Charlotte Hutton

Research Officer, Environment Agency

Years in Public Service: 15

My grandmothers/mother were…

My paternal grandmother, Ganna, was born in 1921, and was forced to leave school at 15 years old to help on the family farm, working on a milk round during the Great Depression. Ganna was an intelligent, sharp and creative woman. She was a bright pupil at school and very good at science. We know this because she won the science prize (a book) in her last year at school. Who knows what she could have done if she was allowed to finish her education and go university?!  She became a farmer’s wife in 1946 bringing up her family of two children.  What would she have thought about equality? She was a private, reserved woman who was never heard to complain about her life. Dad is sure she revelled in the achievements of her granddaughters though.

My maternal grandmother, Ganny, was an officer in the WRENS during World War II stationed at various places. She was involved in the D-Day landings on a top secret assignment to the Admiralty based in the Isle of Wight. She also drove ambulances in Chelmsford during the war, helping take on the jobs of men. After the war there weren’t many jobs for people so she worked part time for a manufacturer near Ware in Hertfordshire. She stopped working when my mother was born.  Apparently my grandmother had strong views and was a brave woman. She ran protests against issues she felt passionate about and wasn’t afraid to contact their local MP. My mum said if her mother was born a few years earlier, she would have been a suffragette in her time. She loved fast cars, had a Christian faith and was very generous and compassionate towards others.

This brings me on to my Mum. A remarkable woman. Full of strength, faith, generosity and compassion. She’s taught me the importance of manners, respect, caring for others and gratitude. Mum was brought up under strict Victorian rules; children were seen but not heard. Despite Mum being the eldest, her brother had first place being the boy in the family. This didn’t hold Mum back, she was involved in the Young Farmers, Young Conservatives, ran a youth club, was a product demonstrator, ran a Bed and Breakfast, hosts Henley Regatta crews, heavily involved in the Woman’s institute – and was president for 11 years.  She is currently celebrating 47 years of poppy collecting, is chairman of a Neighbourhood Action Group  and her involvement in the community caring for so many is just mind-boggling at times. She never stops!

Me in a paragraph

I’m a curious, sociable, caring and empathetic person with a positive and enthusiastic approach and outlook on life. I care deeply about people and our environment. This definitely comes from growing up on a farm and being around so many different and wonderful people. My Christian faith plays a huge part in who I am too.  I thrive in situations where I can help make a positive change, engaging and connecting and building relationships for the benefit of others. I love mentoring, supporting and encouraging others to grow and flourish, overcoming their limiting assumptions which we can all have that stop us from stepping forward and being our best selves.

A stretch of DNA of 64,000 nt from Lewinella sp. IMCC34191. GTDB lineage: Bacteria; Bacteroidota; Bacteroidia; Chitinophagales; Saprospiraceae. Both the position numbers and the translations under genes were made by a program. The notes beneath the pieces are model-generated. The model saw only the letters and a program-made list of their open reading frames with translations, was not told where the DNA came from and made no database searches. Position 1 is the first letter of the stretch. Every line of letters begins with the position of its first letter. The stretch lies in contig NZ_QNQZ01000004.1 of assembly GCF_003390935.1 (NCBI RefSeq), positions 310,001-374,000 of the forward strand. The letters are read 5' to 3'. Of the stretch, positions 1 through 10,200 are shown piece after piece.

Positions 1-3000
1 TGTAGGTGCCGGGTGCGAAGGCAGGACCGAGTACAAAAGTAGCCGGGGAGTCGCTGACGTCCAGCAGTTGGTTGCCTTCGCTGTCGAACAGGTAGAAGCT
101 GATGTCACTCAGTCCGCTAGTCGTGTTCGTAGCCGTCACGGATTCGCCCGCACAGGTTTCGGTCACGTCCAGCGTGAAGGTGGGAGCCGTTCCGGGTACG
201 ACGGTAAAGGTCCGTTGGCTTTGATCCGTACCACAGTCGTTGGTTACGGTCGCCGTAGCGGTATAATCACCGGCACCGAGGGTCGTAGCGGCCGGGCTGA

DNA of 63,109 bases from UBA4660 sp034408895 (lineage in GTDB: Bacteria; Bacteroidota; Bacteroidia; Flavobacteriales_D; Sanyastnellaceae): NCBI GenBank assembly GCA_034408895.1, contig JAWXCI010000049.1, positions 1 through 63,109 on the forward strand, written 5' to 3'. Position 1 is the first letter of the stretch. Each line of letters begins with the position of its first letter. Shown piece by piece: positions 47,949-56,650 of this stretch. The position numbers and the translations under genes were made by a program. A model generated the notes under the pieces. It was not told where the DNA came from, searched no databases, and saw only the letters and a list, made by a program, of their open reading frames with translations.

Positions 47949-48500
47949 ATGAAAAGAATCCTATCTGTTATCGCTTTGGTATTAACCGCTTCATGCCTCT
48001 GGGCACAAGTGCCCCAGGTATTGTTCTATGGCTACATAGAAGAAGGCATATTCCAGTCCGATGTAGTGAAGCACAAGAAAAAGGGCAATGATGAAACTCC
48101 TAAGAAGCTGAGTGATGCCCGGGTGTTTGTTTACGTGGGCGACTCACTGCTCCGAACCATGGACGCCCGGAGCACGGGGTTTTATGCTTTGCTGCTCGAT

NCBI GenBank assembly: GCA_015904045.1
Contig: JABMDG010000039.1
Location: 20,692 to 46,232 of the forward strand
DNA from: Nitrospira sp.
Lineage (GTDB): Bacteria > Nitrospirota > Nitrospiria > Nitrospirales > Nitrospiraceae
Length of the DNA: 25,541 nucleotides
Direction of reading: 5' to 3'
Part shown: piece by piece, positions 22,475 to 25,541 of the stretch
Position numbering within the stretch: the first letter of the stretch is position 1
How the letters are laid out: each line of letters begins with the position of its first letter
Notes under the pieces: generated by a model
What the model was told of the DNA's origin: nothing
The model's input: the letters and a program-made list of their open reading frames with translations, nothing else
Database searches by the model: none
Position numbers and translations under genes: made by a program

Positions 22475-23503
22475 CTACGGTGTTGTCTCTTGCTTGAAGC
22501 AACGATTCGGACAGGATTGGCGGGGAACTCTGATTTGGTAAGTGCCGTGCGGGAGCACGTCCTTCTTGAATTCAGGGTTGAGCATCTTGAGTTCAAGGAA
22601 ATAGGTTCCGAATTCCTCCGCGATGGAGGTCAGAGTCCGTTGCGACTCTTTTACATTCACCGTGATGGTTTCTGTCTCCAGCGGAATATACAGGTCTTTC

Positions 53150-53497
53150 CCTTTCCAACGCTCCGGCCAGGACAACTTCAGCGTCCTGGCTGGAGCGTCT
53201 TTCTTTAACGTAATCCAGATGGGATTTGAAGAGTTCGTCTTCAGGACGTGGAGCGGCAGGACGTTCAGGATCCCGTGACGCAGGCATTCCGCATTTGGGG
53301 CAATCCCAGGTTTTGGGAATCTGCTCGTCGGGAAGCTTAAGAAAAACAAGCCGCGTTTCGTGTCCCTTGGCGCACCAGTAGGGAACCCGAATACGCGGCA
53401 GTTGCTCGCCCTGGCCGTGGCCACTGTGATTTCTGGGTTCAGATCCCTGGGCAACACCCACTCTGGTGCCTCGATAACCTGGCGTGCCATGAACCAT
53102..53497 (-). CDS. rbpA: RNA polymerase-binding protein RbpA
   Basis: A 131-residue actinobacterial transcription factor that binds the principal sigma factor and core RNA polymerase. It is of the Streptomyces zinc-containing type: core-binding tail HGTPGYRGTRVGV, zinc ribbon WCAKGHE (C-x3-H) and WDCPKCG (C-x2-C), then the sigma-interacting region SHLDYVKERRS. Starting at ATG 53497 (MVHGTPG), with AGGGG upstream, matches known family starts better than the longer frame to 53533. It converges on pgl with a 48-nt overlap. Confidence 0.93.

My role

I work in Research, Analysis and Evaluation department at the Environment Agency, delivering our academic placements programme. We’ve developed an approach that makes it easier, fairer, and consistent and more transparent to recruit internships. In addition to this role I’m leading on our Nuffield Research Placement social inclusion project, giving Year 12 STEM students, especially from disadvantaged backgrounds the experience of working in research for 4-6 weeks this summer. I’m really excited about this as I love helping encourage and support others in their own personal development.

In addition to these roles I support our publishing work, internal communications and engagement priorities along with mentoring staff across the EA. I’m a member of our Women’s Network and I’m keen to get more involved in our faith agenda at work too. I’m a strong supporter of ‘bringing your whole selves to work’ embracing our differences, respecting and getting to know each other better, having the courage to open up more so we can connect with each other and form better working relationships. I’ve found work is more fulfilling this way too.

If I had a magic wand, what I would do to accelerate gender equality?

Educate equality and diversity early with children. I have two sons so I encourage these discussions at home. I want to see more changes in the workplace where there’s a culture for all to be heard, respected and encouraged to use their skills and talents no matter if you’re male or female and from the inspiring stories we have heard from the centenary of women’s suffrage we all decide to take some action! For me, I see us all as equals, each with our own gifts! If you can look above the competition, egos and our own fears, we all have capacity to do and be so much more. But it is up to you.


  1. Comment by Ellie Binks posted on

    I love this blog post! Thank you for sharing in such a personal way. Both your grandmothers and your mum sound like fantastic people.

  2. Comment by Natalja posted on

    Lovely to read this!so open and inspiring!You are a lovely person and I can see where you get it from as both your grandmothers and Mum sounds amazing!

  3. Comment by Andrew Stinchcomb posted on

    Fascinating Charlie. Enjoyed reading about this piece of personal history through the generations.


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